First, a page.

Indigenous peoples of Abiayala (the Americas, in colonial terms) continue to face the destructive results of ongoing Doctrine of Discovery-based colonialism: imposed resource extraction, impunity for crimes against humanity, systemic poverty, robbing of ancestral lands, and more. Because national governments fail to uphold their human rights obligations, Indigenous peoples are forced to migrate in disproportionate numbers to seek those protections.
U.S. immigration agencies are violating international human rights standards for Indigenous peoples, including the right to exist as distinct peoples, the right to speak their primary language, and the right to due process (UNDRIP, ILO Con. 169, ADRIP, UN ICCPR). The U.S. government is engaging in a form of statistical genocide by omitting identity and language data of Indigenous migrants and misclassifying them as “Hispanic”. The Department of Homeland Security (DHS) and its immigration enforcement agencies (CBP, BP, and ICE) are attempting to erase Indigenous migrants even when Indigenous migrants represent peoples and cultures that predate the nation states they migrate from. This discrimination against Indigenous peoples and their rights to language access violates their legal right to due process through every stage of the U.S. immigration system.
President Biden has taken steps to address some urgent needs in the immigration system, but deportations and expulsions continue. Previous and current administrations have failed in their legal duty to protect the human rights of all migrants, particularly Indigenous peoples. The Biden administration needs to recognize, consult, and directly engage with the leadership of Indigenous and Black migrants. To fulfill their duty, we call on the Biden administration to:
- Immediately cease all deportations during the pandemic, which have contributed to spreading COVID-19 to otherwise relatively safe Indigenous communities,
- Immediately cease all expulsions of asylum-seekers under Title 42, which disproportionately impact Indigenous children and Black refugees,
- Require that CBP, BP, and ICE document Indigenous identity and language at first contact with migrants at the border, and ensure rigorous interpretation and translation to Indigenous languages at every stage in the immigration processes,
- Rigorously include established Indigenous leaders and groups in all consultation and decision-making spaces related to migration,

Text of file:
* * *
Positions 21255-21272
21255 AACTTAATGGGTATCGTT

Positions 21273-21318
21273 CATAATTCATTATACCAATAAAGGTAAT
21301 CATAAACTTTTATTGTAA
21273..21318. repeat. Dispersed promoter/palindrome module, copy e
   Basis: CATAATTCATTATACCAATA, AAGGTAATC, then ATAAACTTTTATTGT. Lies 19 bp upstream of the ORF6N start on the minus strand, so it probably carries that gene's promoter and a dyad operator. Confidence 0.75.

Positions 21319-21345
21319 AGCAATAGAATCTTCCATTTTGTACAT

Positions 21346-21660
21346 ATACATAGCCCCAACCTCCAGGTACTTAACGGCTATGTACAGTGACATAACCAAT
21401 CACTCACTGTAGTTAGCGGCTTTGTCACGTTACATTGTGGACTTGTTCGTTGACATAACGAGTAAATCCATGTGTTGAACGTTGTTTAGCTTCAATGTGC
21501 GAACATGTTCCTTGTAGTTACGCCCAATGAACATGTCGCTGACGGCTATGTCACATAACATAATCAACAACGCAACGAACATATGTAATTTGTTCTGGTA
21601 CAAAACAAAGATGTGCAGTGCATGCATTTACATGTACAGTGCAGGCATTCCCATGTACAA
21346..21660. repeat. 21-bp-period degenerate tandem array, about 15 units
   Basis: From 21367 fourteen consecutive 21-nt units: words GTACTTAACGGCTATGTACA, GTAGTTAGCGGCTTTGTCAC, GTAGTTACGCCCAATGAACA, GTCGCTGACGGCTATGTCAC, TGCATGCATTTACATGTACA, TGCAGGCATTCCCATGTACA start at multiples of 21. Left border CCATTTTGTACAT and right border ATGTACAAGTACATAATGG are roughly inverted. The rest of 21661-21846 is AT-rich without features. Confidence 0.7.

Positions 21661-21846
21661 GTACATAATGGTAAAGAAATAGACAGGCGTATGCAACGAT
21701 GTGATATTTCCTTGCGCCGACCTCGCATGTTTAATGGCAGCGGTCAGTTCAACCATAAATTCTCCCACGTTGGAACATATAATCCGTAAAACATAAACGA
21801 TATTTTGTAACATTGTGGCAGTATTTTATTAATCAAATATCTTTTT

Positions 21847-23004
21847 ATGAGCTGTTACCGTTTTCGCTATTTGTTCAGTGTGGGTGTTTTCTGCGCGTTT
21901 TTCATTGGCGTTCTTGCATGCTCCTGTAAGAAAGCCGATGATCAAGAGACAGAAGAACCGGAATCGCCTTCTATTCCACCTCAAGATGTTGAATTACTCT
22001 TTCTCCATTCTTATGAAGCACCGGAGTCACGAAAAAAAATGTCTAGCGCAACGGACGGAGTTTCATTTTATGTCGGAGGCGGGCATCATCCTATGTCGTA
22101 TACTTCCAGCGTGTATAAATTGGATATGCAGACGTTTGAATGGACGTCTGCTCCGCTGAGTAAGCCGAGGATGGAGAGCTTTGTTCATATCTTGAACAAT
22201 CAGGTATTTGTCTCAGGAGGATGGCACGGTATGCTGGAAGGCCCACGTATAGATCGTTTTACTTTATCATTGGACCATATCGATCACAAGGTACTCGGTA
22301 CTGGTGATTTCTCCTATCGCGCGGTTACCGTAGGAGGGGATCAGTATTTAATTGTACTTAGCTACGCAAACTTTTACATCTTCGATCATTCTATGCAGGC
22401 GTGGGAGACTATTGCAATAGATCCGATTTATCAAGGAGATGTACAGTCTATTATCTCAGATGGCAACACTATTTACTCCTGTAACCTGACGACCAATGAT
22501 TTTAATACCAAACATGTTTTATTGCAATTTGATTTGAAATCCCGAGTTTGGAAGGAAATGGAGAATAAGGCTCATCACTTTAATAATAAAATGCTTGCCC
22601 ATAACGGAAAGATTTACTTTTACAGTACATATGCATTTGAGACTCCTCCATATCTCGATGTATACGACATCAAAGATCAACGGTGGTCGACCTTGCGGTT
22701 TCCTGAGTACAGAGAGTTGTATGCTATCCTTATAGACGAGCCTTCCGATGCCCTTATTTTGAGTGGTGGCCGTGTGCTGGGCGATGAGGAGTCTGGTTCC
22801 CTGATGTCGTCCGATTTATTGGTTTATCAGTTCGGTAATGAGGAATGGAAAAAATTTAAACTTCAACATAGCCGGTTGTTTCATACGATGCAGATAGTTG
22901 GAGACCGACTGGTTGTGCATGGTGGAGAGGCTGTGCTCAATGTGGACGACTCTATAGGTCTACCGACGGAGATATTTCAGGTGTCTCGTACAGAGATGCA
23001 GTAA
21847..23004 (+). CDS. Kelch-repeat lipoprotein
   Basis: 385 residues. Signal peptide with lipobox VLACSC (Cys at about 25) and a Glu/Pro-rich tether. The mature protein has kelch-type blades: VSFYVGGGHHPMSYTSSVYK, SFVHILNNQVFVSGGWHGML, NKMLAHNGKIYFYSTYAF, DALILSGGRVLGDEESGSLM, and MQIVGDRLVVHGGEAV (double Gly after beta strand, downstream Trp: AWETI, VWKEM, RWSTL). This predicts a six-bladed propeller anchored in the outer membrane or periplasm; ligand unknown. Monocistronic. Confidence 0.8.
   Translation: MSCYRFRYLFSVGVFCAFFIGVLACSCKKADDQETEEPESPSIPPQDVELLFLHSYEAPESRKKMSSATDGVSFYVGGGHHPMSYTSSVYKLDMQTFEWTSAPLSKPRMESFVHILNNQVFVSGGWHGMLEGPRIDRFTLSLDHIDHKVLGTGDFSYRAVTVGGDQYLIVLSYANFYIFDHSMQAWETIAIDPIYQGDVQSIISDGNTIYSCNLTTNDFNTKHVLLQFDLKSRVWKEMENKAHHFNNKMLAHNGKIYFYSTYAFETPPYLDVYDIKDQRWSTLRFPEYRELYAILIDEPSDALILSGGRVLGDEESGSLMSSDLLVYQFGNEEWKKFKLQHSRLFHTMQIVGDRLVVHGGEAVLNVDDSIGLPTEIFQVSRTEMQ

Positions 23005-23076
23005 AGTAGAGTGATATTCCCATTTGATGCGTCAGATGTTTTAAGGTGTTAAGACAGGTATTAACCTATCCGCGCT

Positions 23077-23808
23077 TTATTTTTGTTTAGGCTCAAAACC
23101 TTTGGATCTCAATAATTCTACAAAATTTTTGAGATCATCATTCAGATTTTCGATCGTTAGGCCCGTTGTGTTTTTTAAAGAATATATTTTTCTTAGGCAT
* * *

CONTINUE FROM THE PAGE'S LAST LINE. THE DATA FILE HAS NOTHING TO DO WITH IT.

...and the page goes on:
- Create an Indigenous human rights legal framework and agency-level protocols to enforce it,
- Recognize Indigenous peoples rights and governance structures as legitimate and sovereign,
- Rollback Trump-era policies that limit the refugee definition and restrict asylum eligibility, which impact Indigenous women and families,
- Investigate the involuntary and uninformed sterilization of women in detention and identify Indigenous survivors among them.
For more information, please see:
- Council of the Cherokee Nation: A Resolution in Support of Indigenous Language Rights Specified in National Congress of American Indians
- CRCL Complaint on Challenges Faced by Indigenous Language Speakers in Family Detention
- Demonstration of Border Patrol Encountering Indigenous Language Speaking Immigrants
- Exclusion of Indigenous Language Speaking Immigrants in the US Immigration System
- Indigenous Peoples’ Right to Exist, Self Determination, Language and Due Process in Migration
- Indigenous Peoples’ rights in the context of borders, migration and displacement
- Law School Case Brief: Johnson v. M’Intosh
- O’odham Niok? In Indigenous Languages, U.S. “Jurisprudence” Means Nothing
- Preliminary study of the impact on indigenous peoples of the international legal construct known as the Doctrine of Discovery
- The National Congress of American Indians: Resolution #ABQ-19-012: Calling to Protect and Advance the Human Rights of Indigenous Peoples Migrating to the U.S.
NISGUA thanks the following groups and people for their support in writing this petition and gathering these resources: International Mayan League, Indigenous Languages Office @ Alitas Shelter, Giovanni Batz, Comunidad Maya Pixan Ixim, Center for Gender and Refugee Studies, Latin America Working Group, Asociación Pop No’j.
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